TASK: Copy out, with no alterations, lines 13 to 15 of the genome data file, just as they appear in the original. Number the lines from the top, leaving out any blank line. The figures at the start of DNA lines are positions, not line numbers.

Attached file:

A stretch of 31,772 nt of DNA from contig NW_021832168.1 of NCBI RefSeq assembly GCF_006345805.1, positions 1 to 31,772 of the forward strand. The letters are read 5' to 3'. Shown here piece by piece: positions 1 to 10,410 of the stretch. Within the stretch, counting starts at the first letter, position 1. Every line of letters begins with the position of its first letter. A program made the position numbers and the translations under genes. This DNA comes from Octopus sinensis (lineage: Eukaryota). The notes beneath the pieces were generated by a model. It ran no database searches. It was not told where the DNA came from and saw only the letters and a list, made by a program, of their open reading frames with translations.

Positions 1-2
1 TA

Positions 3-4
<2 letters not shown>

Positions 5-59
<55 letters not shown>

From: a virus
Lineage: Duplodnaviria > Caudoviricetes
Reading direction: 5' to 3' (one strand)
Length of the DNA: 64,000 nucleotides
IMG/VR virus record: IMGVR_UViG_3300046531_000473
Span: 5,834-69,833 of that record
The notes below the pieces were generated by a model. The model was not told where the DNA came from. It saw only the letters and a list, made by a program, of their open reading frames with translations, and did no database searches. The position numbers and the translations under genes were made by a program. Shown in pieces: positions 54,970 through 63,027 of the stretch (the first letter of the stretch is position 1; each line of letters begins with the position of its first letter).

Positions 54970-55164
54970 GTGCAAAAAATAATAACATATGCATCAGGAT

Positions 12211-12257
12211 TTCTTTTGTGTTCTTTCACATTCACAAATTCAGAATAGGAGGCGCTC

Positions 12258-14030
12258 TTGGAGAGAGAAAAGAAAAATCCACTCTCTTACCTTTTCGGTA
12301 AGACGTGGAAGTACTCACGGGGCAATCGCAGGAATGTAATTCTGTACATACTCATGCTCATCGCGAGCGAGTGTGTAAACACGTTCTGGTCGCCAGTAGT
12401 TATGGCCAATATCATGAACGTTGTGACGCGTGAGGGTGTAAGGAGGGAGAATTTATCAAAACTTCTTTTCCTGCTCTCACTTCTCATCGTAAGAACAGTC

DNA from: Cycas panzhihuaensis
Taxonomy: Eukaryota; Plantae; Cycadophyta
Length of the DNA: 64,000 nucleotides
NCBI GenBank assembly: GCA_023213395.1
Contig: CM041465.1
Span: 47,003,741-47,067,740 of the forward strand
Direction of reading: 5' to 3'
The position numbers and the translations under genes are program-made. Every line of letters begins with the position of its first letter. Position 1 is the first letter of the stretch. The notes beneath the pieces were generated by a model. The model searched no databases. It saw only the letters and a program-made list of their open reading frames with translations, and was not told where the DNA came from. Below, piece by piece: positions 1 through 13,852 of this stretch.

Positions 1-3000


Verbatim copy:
Span: 5,834-69,833 of that record
The notes below the pieces were generated by a model. The model was not told where the DNA came from. It saw only the letters and a list, made by a program, of their open reading frames with translations, and did no database searches. The position numbers and the translations under genes were made by a program. Shown in pieces: positions 54,970 through 63,027 of the stretch (the first letter of the stretch is position 1; each line of letters begins with the position of its first letter).

Positions 54970-55164